It is possible to create great espresso without expensive accessories, but there are some accessories that might qualify as luxuries, but that can be a huge help. A grouphead thermometer is one of those items.
For those who want to know the temperature of the espresso they are brewing there are a few different approaches. One, of course, is to guess. This is not a crazy method especially if you learn the subtleties of your own machine inside and out. This is, in fact, my favorite option, because for me the key question is would the taste of my espresso be better at this temperature, a higher temperature, or a lower temperature. As long as I can answer that question, and then I can figure out how to make my machine create a shot that follows my prescription, it does not actually matter if the temperature is 197 or 205 or more precisely it does matter what the exact temperature is, but it does not matter if I know what that number is.
The flaw this form of thought is that if I want to pull a shot and then talk about it with a friend or on a blog and then someone else wants to recreate it, it is not much help if I proclaim that the ideal temperature is just a little hotter than I started out and that on my machine this is how I controlled the temperature, because it would be impossible for someone else to reproduce the shot. Even if they had the same machine it might not be set up exactly like mine, so knowing exactly what I did would not mean they could reproduce it.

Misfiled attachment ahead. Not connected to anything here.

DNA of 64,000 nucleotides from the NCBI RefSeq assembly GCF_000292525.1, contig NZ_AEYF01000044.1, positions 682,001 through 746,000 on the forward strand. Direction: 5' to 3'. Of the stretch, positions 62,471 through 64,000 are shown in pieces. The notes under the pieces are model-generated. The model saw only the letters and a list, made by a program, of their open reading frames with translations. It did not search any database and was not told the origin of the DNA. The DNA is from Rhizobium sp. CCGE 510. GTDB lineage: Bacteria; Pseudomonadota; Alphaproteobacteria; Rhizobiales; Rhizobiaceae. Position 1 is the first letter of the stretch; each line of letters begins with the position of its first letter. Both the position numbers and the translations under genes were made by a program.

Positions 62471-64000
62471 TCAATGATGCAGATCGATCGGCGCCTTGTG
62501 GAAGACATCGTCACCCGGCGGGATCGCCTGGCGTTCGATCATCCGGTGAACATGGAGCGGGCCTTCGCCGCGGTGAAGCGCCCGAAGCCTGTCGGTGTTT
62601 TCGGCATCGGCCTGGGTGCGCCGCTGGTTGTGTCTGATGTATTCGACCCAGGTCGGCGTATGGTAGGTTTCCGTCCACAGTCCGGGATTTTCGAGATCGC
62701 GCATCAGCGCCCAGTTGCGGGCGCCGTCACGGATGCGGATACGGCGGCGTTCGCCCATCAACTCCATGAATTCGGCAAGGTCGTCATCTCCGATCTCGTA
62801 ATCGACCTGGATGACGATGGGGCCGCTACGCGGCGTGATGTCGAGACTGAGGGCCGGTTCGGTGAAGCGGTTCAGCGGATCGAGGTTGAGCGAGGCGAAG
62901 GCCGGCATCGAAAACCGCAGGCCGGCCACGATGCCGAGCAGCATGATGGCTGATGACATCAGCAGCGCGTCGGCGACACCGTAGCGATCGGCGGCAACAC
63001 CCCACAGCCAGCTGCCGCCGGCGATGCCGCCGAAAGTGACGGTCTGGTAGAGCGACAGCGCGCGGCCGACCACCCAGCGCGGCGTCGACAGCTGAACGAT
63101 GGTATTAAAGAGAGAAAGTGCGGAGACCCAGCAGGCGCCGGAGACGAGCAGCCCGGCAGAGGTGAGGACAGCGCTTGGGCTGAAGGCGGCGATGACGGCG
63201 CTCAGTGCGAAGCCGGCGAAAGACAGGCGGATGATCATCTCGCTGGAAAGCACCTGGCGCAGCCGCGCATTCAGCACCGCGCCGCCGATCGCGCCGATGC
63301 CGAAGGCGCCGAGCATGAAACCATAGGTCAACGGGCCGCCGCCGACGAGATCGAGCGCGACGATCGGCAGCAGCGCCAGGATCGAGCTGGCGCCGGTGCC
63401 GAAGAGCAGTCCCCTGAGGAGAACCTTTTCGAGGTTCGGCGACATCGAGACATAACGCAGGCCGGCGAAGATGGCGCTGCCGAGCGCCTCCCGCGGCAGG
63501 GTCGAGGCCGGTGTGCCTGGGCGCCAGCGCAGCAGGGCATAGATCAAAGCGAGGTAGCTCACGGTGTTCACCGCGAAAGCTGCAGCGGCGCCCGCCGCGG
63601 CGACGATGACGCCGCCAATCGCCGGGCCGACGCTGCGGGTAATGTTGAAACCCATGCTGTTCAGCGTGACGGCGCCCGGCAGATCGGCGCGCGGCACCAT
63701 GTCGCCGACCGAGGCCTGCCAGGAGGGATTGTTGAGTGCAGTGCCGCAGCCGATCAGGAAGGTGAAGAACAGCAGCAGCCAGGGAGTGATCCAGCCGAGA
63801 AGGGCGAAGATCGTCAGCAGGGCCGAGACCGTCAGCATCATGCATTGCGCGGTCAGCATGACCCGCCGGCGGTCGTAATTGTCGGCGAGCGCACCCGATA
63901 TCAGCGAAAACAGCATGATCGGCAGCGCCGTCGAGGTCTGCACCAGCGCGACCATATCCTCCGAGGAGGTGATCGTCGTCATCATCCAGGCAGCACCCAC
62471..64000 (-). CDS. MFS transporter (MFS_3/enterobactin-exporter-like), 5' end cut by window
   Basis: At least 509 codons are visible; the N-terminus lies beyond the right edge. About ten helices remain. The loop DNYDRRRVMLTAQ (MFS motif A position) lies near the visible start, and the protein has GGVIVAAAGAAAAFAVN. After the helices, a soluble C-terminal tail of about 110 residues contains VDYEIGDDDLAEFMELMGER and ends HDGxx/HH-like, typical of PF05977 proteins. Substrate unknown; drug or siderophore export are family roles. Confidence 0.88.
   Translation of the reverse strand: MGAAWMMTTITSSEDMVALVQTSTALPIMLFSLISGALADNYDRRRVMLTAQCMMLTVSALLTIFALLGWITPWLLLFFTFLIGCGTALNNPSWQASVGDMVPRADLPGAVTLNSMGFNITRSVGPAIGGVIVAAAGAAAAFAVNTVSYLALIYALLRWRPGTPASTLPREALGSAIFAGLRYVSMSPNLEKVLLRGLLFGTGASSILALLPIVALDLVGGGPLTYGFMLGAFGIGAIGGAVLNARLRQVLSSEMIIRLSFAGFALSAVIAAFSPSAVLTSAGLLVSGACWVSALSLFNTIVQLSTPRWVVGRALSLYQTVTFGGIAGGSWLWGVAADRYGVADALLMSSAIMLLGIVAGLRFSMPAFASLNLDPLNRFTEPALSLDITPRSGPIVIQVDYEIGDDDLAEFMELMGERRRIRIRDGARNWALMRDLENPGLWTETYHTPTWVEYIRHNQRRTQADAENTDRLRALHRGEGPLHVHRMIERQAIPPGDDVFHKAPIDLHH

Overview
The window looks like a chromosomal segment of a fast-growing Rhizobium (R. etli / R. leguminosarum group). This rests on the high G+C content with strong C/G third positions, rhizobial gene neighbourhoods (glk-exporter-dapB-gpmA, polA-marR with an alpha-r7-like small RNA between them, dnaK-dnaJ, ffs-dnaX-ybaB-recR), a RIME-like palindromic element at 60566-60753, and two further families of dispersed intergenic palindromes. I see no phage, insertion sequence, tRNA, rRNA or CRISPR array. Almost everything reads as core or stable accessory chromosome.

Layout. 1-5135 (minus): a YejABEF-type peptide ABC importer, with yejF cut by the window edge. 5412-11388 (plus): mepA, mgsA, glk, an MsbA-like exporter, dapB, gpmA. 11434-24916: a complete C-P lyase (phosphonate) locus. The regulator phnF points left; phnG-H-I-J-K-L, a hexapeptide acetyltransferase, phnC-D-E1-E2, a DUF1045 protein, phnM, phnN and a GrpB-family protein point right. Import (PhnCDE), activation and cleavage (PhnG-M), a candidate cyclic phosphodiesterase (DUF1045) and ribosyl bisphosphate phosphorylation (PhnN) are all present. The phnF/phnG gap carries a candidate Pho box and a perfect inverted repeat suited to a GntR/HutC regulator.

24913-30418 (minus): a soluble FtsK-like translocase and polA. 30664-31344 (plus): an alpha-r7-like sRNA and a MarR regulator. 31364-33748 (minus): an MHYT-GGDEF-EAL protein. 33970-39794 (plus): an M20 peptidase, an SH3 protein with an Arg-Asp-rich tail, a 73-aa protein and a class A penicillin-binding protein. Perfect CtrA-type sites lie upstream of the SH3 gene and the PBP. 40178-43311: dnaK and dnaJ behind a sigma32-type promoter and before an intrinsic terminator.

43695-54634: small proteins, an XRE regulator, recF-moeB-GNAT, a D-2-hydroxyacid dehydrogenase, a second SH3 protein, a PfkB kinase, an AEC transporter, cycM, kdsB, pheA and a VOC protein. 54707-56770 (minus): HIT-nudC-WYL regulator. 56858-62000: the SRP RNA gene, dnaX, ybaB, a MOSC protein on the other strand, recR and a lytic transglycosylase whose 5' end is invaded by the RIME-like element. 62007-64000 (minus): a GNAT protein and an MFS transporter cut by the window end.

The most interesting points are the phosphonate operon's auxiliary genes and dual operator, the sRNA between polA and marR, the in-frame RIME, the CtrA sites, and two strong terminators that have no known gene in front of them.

One option is to install a PID in the machine that controls the temperature, but that still does not tell you what the temperature at the coffee bed is because it reads the temperature at the boiler and ambient conditions can change the offset between the setting at the boiler and at the group.
On the other hand Eric Svendson invented a clever thermometer that can be insterted in the grouphead of some machines to read the temperature not far from where the water enters the puck. This is a fairly accurate prediction and allows very good control of temperature. The device only works on some machines (sadly while several of my friends can use these, my machines cannot, for example) but it includes machines like the E-61 semicommercial machines and lower priced Rancilio Silvia.
The thermometer is available from Roaste sponsor Chris coffee or directly from Eric.